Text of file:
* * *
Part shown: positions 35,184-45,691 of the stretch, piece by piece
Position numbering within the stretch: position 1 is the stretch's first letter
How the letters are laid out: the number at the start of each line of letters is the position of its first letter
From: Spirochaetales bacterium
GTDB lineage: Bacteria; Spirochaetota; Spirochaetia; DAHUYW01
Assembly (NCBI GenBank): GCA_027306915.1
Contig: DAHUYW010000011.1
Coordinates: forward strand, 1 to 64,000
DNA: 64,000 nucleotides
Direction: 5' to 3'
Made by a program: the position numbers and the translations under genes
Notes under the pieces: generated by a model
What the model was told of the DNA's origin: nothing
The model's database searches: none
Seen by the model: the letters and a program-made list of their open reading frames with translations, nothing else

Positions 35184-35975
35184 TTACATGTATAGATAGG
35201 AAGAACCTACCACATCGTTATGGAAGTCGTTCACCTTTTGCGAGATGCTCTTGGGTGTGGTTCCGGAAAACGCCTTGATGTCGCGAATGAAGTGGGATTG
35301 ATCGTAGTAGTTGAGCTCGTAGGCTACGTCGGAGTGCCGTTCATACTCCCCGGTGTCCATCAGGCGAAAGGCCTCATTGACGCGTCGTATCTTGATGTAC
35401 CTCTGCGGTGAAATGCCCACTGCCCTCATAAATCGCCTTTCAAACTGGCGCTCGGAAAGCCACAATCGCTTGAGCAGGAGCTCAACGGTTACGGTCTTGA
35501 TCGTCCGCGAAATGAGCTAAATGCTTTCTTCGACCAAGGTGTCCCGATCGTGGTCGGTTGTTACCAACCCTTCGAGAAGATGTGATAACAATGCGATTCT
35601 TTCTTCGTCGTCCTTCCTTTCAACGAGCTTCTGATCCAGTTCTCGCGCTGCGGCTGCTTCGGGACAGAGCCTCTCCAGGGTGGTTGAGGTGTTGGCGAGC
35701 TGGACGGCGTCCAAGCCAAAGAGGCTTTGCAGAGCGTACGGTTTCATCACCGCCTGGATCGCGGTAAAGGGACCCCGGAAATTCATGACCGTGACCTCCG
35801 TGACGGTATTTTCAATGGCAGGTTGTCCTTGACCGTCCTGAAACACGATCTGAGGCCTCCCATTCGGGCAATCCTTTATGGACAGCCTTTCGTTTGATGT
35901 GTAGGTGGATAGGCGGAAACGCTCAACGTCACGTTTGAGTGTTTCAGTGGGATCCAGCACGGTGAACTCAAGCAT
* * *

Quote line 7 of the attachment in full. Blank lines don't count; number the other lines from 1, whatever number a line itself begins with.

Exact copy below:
Contig: DAHUYW010000011.1